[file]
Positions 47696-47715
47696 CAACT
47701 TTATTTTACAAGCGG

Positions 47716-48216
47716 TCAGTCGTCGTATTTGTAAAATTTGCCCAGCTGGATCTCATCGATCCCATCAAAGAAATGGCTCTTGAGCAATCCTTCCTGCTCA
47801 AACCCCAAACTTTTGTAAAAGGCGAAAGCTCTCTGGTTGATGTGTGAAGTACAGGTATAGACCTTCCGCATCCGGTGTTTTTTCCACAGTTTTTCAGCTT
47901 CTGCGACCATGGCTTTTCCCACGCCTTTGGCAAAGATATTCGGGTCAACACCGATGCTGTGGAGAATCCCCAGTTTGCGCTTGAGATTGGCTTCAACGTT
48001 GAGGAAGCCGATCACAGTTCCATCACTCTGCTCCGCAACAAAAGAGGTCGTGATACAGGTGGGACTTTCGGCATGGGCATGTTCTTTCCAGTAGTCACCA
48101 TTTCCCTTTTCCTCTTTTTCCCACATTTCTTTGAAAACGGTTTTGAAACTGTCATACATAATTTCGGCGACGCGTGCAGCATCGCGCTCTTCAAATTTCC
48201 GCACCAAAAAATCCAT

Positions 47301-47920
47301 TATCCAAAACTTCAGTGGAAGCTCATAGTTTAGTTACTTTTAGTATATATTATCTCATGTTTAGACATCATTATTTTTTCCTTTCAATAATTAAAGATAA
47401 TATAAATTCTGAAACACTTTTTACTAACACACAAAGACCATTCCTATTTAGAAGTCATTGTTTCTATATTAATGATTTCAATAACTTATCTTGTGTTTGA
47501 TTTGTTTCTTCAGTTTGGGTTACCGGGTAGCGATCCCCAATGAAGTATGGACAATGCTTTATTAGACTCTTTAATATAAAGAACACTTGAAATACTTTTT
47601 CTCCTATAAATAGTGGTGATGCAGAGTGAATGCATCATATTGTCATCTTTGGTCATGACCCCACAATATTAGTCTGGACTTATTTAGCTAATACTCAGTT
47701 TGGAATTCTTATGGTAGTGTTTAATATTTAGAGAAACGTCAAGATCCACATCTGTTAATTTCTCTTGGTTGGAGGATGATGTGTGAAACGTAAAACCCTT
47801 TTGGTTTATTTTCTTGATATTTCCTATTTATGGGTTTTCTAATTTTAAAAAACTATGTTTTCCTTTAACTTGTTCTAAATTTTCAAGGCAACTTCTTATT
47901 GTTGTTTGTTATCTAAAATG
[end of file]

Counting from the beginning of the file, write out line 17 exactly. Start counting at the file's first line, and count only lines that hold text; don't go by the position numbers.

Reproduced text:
47801 TTGGTTTATTTTCTTGATATTTCCTATTTATGGGTTTTCTAATTTTAAAAAACTATGTTTTCCTTTAACTTGTTCTAAATTTTCAAGGCAACTTCTTATT